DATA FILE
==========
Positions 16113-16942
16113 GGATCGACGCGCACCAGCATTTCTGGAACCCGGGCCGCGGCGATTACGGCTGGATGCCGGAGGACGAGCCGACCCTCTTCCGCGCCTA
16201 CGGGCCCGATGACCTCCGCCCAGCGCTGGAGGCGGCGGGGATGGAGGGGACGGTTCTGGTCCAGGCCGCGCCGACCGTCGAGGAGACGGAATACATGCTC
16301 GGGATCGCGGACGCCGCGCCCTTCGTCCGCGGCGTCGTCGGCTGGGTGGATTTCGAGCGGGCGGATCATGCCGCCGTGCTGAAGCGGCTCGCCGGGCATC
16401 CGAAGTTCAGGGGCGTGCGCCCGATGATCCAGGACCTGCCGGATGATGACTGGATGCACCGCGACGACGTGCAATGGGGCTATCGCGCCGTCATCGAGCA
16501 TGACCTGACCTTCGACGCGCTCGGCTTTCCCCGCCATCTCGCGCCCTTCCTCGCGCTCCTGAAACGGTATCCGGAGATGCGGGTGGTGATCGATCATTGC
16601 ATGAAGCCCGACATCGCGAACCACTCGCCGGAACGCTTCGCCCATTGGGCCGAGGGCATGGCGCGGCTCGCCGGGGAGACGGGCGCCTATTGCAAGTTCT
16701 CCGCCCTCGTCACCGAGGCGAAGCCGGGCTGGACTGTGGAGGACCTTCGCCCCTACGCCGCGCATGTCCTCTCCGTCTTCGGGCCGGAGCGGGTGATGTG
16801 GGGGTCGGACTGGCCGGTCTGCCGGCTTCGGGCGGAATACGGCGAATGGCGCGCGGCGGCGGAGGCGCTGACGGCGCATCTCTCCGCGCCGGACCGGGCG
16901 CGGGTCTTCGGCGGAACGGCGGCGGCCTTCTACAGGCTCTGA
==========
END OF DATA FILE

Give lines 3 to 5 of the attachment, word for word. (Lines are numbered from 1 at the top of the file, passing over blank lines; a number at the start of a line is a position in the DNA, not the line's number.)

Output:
16201 CGGGCCCGATGACCTCCGCCCAGCGCTGGAGGCGGCGGGGATGGAGGGGACGGTTCTGGTCCAGGCCGCGCCGACCGTCGAGGAGACGGAATACATGCTC
16301 GGGATCGCGGACGCCGCGCCCTTCGTCCGCGGCGTCGTCGGCTGGGTGGATTTCGAGCGGGCGGATCATGCCGCCGTGCTGAAGCGGCTCGCCGGGCATC
16401 CGAAGTTCAGGGGCGTGCGCCCGATGATCCAGGACCTGCCGGATGATGACTGGATGCACCGCGACGACGTGCAATGGGGCTATCGCGCCGTCATCGAGCA